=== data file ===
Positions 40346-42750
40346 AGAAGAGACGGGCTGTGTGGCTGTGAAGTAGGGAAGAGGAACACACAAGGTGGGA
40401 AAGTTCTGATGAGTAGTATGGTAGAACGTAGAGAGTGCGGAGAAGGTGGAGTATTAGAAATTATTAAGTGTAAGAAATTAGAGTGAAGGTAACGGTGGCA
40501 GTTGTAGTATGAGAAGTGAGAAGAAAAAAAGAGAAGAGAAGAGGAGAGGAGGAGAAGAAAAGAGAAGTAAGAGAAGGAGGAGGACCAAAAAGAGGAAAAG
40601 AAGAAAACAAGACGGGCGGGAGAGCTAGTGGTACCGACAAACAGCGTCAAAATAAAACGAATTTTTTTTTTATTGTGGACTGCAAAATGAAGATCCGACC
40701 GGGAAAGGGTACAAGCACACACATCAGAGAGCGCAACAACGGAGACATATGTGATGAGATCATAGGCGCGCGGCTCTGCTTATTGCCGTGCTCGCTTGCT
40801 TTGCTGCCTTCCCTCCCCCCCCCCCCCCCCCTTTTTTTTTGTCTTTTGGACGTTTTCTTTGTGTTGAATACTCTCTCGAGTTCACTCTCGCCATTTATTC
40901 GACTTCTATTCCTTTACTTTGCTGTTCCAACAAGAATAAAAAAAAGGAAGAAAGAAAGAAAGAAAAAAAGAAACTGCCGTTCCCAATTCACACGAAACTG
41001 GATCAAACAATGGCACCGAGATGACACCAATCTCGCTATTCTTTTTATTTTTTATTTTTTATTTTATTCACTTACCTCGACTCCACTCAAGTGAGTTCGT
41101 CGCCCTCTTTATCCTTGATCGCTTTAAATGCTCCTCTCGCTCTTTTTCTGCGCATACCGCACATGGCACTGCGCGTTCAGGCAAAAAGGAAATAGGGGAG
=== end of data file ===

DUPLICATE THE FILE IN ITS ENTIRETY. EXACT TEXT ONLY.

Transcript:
Positions 40346-42750
40346 AGAAGAGACGGGCTGTGTGGCTGTGAAGTAGGGAAGAGGAACACACAAGGTGGGA
40401 AAGTTCTGATGAGTAGTATGGTAGAACGTAGAGAGTGCGGAGAAGGTGGAGTATTAGAAATTATTAAGTGTAAGAAATTAGAGTGAAGGTAACGGTGGCA
40501 GTTGTAGTATGAGAAGTGAGAAGAAAAAAAGAGAAGAGAAGAGGAGAGGAGGAGAAGAAAAGAGAAGTAAGAGAAGGAGGAGGACCAAAAAGAGGAAAAG
40601 AAGAAAACAAGACGGGCGGGAGAGCTAGTGGTACCGACAAACAGCGTCAAAATAAAACGAATTTTTTTTTTATTGTGGACTGCAAAATGAAGATCCGACC
40701 GGGAAAGGGTACAAGCACACACATCAGAGAGCGCAACAACGGAGACATATGTGATGAGATCATAGGCGCGCGGCTCTGCTTATTGCCGTGCTCGCTTGCT
40801 TTGCTGCCTTCCCTCCCCCCCCCCCCCCCCCTTTTTTTTTGTCTTTTGGACGTTTTCTTTGTGTTGAATACTCTCTCGAGTTCACTCTCGCCATTTATTC
40901 GACTTCTATTCCTTTACTTTGCTGTTCCAACAAGAATAAAAAAAAGGAAGAAAGAAAGAAAGAAAAAAAGAAACTGCCGTTCCCAATTCACACGAAACTG
41001 GATCAAACAATGGCACCGAGATGACACCAATCTCGCTATTCTTTTTATTTTTTATTTTTTATTTTATTCACTTACCTCGACTCCACTCAAGTGAGTTCGT
41101 CGCCCTCTTTATCCTTGATCGCTTTAAATGCTCCTCTCGCTCTTTTTCTGCGCATACCGCACATGGCACTGCGCGTTCAGGCAAAAAGGAAATAGGGGAG